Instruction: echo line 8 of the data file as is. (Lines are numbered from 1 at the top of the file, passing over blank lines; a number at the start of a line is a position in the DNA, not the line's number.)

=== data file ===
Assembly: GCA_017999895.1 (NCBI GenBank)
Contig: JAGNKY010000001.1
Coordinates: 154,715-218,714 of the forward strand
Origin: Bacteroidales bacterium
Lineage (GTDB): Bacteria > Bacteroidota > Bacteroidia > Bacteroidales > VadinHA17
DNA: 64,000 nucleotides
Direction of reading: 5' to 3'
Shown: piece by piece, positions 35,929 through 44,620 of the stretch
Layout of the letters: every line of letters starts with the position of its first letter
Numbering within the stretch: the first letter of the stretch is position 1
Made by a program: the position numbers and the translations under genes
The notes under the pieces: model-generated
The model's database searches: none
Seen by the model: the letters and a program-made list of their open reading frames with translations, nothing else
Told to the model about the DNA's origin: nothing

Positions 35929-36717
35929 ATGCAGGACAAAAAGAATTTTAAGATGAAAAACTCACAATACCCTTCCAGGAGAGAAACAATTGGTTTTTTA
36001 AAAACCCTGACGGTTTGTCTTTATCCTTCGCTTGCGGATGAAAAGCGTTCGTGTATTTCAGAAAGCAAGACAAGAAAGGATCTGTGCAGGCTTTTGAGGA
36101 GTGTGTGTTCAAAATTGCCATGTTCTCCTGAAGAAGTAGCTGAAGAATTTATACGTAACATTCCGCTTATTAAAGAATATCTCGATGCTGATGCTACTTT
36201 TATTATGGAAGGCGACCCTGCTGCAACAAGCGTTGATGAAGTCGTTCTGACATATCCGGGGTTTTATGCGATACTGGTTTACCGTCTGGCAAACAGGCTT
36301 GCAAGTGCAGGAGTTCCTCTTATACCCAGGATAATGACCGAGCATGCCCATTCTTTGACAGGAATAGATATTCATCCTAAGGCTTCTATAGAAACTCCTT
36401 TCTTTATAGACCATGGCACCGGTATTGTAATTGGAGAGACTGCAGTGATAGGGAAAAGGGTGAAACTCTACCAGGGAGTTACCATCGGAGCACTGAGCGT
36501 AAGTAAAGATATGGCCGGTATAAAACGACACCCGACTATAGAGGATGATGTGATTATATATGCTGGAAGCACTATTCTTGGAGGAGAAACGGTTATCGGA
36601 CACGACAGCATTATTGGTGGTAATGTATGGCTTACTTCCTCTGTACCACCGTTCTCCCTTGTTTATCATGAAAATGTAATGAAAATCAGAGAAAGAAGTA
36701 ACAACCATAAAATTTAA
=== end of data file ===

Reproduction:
Shown: piece by piece, positions 35,929 through 44,620 of the stretch